Abolition of the executive presidency was a leitmotif of the 2015 UNP-led United National Front (UNF) campaign supporting the SLFP’s then health minister Maithripala Sirisena as a ‘common candidate’for the presidency. Sirisena became president but abolition of the executive presidency did not materialize during the unity government’s term, and remains problematic.
The timing of the resolution to ‘reiterate policy’ of 2015 relating to abolition of the executive presidencyraises questions as to whether the move was made in good faith. It seems to have more to do with the subterranean currents within the UNP than anything to do with policy. Itcomes just ahead of an election to bring in a new executive president, who will not be the present UNP leader.
It also comes against the backdrop of a last ditch attempt to have the executive presidency scrapped, at a cabinet meeting shortly before the UNP candidate was announced. This little piece of intrigue was scotched after it was condemned out of hand by the UNF’s constituent parties’ leaders, who backed Premadasa’s candidacy.The abolition of the post of executive president would effectively shift power to the post of prime minister. According to the prior understanding believed to have been reached with Premadasa, the PM’s post will go to Wickremesighe. Thus Premadasa would be relegated to a ceremonial role and Wickremesinghe will assert the real power in government. “Everything must change, so that everything can stay the same!”
Pressed by reporters on the question of abolition of executive presidency at his firstmedia conference as UNP nominee, Premadasa, having parried the question a couple of times, finally gave a statement: “I am in favour of the resolution passed at the UNP working committee, which was to continue the process that was commenced in 2015 with regard to the three areas mentioned” he said.
Wickremesinghe virtually admitted to the cynicism behind his moves when he addressed a group described as civil society representatives at Temple Trees on Sunday. He said the government needed to be in power for the next few years in order to introduce a new constitution, according to a statement from his office.It said (in rough translation) “For the government to remain in power it is necessary to win the presidential election. We have made UNP deputy leader Sajith Premadasa the presidential candidate. Thereafter we expect to win the parliamentary election with a majority. So that work we couldn’t do as a minority government can be carried out with a majority.” Does this sound as if Premadasa’s popular appeal is simply being used to draw votes and win a parliamentary majority that will pave the way for Wickremesinghe to carry out his plans?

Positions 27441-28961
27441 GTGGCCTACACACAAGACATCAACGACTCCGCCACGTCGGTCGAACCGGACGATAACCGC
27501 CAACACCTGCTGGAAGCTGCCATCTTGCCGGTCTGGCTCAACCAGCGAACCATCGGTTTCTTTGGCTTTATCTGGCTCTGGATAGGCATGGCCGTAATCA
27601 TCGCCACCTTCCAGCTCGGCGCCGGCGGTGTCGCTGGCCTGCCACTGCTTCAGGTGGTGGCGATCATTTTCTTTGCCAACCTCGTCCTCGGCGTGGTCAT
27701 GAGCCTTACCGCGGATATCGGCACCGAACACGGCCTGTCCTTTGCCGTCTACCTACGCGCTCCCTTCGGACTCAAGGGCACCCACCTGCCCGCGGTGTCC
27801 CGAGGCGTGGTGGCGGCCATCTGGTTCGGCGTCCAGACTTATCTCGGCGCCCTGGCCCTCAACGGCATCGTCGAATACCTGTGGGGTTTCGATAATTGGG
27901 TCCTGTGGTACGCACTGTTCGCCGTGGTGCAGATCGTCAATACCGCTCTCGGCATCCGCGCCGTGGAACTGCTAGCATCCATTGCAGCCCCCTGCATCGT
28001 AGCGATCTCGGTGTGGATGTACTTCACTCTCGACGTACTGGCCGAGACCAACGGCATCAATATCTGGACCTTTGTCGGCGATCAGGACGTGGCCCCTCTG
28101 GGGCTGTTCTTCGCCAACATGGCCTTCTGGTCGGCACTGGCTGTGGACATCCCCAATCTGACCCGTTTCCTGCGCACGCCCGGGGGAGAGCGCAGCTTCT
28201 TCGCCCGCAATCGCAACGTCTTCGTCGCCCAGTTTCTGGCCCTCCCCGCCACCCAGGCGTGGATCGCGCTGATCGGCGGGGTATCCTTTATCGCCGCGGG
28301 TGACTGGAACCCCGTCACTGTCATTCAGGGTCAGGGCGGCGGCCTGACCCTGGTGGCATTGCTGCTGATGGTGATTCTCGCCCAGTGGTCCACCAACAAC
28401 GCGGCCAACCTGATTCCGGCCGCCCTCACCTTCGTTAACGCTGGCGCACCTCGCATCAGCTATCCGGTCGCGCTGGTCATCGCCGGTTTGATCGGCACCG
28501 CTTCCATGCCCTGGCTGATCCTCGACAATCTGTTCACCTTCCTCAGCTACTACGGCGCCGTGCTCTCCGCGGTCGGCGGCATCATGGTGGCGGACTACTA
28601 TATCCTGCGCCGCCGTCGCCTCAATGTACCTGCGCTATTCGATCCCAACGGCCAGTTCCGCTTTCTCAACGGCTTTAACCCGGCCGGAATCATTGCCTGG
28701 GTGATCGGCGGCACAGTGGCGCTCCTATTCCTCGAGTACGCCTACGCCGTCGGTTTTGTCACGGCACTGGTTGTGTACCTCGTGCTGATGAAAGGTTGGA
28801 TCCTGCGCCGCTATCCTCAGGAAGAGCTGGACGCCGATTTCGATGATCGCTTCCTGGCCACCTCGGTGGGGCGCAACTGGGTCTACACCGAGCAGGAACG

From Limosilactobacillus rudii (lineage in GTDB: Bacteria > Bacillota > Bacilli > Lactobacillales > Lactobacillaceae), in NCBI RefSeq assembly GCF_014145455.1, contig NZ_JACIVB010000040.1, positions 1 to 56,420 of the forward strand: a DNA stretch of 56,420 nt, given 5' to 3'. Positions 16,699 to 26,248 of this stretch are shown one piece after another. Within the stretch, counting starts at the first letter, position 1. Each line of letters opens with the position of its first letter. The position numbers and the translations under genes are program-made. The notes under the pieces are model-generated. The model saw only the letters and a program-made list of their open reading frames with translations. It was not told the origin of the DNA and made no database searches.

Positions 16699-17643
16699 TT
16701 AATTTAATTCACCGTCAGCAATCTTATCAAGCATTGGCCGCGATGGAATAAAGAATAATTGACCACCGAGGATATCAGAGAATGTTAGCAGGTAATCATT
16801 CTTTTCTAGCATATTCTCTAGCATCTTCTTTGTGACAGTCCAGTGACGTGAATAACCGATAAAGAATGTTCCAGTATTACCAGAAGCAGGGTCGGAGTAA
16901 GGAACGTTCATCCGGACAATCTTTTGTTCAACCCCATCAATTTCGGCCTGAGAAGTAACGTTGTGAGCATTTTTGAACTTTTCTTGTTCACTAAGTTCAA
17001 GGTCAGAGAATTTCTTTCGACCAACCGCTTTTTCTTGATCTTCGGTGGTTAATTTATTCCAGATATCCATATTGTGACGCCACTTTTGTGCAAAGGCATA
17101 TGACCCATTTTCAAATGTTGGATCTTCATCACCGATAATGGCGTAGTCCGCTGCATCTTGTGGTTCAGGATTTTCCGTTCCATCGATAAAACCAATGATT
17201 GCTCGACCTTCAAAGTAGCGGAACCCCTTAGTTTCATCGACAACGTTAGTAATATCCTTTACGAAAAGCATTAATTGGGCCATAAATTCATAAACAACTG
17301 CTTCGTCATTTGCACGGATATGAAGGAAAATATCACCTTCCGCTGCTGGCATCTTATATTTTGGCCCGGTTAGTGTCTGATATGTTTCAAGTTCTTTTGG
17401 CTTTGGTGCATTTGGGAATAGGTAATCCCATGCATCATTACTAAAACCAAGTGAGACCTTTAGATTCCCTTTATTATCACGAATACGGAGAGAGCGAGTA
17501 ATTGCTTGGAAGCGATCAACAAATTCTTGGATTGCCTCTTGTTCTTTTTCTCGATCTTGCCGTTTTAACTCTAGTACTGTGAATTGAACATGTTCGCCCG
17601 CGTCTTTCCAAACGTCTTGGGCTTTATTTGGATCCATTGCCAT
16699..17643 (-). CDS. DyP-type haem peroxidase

Premadasa has been further disadvantaged by being denied the UNP’s elephant symbol for the ballot, given instead the swan symbol that was used by ‘common candidates’ in two previous presidential elections. ButPremadasa unlike Sarath Fonseka (2010) and Maithripala Sirisena (2015), is a die hard UNPer. One does not need to be marketing guru to see the advantage of contesting under a familiar, well established symbol that voters immediately associate with a party and the values it stands for. It is for this same reason that Opposition LeaderMahinda Rapapaksa’s SLPP refuses to budge on the SLFP demand that the lotus-bud symbol be changed in order to facilitate an alliance between the two parties.
Considering all these factors, it would appear that while the UNP leadership has given Sajith Premadasa the UNP presidential nomination with one hand, it has taken it back with the other.With the Sajith faction’s simmering frustrations over multiple internal issues still unattended, these tensions are likely to continue to spook the party even after the election, win or lose.